By Louis C. Hochman | Published Nov 23, 2023
Alice Szigethy — owner of Alice’s Restaurant in northwest New Jersey’s Jefferson Township — has always been amused by the fact that her business shares a name with folk singer Arlo Guthrie’s offbeat, goofy and meandering 18-minute, 34-second Vietnam War protest.
Yet somehow, Szigethy said, her 19-year-old son has never heard Guthrie’s famous refrain: “You can get anything you want at Alice’s Restaurant (exceptin’ Alice).” She mentioned it to him this week, and he couldn’t recall ever listening to the song.
“I feel I’ve failed as a parent,” she said.
Guthrie’s 1967 folk ballad — formally "Alice's Restaurant Massacree” — is something of a Thanksgiving tradition. It doesn’t get played quite as often as it once did, but hit the right spot on the dial any Turkey Day, and you’ll hear Guthrie (a Coney Island native) take you through his winding journey.
You’ll hear about the old Army building on Manhattan’s Whitehall Street and the draft. You’ll be asked to raise your voice in protest to the Vietnam War. And... it’s a lot to take in.
You’ll barely hear about the namesake restaurant in Stockbridge, Massachusetts, owned by Alice Brocks. Incidentally, it wasn’t even called Alice’s Restaurant — “That's just the name of the song,” Guthrie tells listeners.
But in the late 2000s, Szigethy opened her own Alice’s Restaurant along Lake Hopatcong, which straddles Morris and Sussex counties.
And yes, you can get anything you want, if what you want is casual American dining.
Szigethy, now 57, didn’t originally intend to name her restaurant for the song. She had other names picked out — they’re too awful to mention, she says — but during construction, everyone just talked about going to “Alice’s.”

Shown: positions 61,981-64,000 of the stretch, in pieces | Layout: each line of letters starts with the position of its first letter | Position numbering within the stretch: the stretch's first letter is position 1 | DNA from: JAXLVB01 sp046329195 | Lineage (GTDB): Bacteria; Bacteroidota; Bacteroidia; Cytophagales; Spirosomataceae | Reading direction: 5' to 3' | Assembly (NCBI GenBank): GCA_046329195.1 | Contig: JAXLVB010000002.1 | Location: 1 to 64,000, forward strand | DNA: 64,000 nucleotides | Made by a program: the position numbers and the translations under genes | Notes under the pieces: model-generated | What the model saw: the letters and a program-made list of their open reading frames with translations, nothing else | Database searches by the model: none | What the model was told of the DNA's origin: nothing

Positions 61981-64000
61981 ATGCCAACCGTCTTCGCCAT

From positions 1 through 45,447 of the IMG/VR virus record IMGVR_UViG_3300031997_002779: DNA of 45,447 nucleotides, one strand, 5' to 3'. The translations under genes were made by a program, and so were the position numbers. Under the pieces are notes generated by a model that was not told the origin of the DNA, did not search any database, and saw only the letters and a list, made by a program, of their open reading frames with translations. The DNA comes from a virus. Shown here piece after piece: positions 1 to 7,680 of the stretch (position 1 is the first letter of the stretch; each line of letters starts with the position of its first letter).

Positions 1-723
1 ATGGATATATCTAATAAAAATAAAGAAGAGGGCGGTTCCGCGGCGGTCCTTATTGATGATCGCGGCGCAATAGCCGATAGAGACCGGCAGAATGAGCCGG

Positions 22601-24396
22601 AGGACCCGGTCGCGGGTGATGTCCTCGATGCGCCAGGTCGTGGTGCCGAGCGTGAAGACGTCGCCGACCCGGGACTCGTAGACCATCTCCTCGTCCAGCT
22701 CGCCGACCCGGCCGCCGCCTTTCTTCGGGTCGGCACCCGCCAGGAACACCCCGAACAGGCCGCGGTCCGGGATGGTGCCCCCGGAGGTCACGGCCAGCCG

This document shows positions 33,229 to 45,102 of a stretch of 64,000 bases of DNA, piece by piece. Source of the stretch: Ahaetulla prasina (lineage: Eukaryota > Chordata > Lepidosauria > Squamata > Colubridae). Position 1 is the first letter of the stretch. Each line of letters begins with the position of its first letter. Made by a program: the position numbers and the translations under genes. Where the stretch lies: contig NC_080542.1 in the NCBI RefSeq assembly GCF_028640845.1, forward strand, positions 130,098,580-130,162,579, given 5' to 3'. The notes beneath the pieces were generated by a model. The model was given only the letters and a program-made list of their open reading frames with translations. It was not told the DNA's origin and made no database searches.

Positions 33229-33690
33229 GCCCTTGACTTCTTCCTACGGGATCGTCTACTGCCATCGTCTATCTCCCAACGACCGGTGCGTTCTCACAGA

“I said to myself, well, I am Alice, and I do have a restaurant, so If anyone can get away with this, I can,” she said.
It wasn’t a new idea. Szigethy knew the song as a child, and would play make-believe “Alice’s Restaurant” as a child — serving up family meals and making up her own menu’s with “Alice’s” on the cover. But she never felt a real association with the song until she actually opened up her real-life business.
From time to time, customers and friends happily remind her of the link.
“Sometimes when people see me, they get to know me, they might burst out in song, or they'll quote a part of the song to me,” Szigethy said. “But it doesn’t happen very often.”
She used to keep copies of Guthrie’s album framed up in front. They didn’t last long.
“It’s highly in demand. It's all the rage. Considering a lot of people claim they don't know the song, they do a very good job of stealing my album,” she said. It’s been swiped twice so far.
She used to play the song in the restaurant once in a while as well. But Szigethy said an 18-minute folk ballad war protest full of diversions and digressions doesn’t make for the easiest listening during casual dining: “People would get frustrated and be like, ‘What is this going on?”
Szigethy has her own reasons to be thankful this year. She’d closed Alice’s Restaurant for renovations prior to the pandemic — and the business stayed closed through COVID restrictions. But recently, Alice’s reopened for catered events, and this season Szigethy is transitioning back to a la carte dining with limited hours.
Alice’s won’t be open on Thanksgiving — Szigethy doesn’t like to go out to dinner on the holiday herself, and she says it’s nice to give the staff the time off. But in the runup to the holiday, she hosted a meal for local senior centers. She says every year, she and her staff try to find some sort of community outreach as Thanksgiving approaches.
She’ll be at home, cooking, for Thanksgiving. Szigethy plans to step outside her door in Manhattan to watch the Macy’s Thanksgiving Day Parade go by, then catch the rest on TV. Then, on Friday morning, it’s back to business at the restaurant.
Arlo Guthrie has never, to Szigethy’s knowledge, stopped into her restaurant. But she’s hoping someday she spots him enjoying a casual meal and calming views of the lake.
“Maybe he'll consider a summer home and become a regular,” she said. “It's a great place to visit.”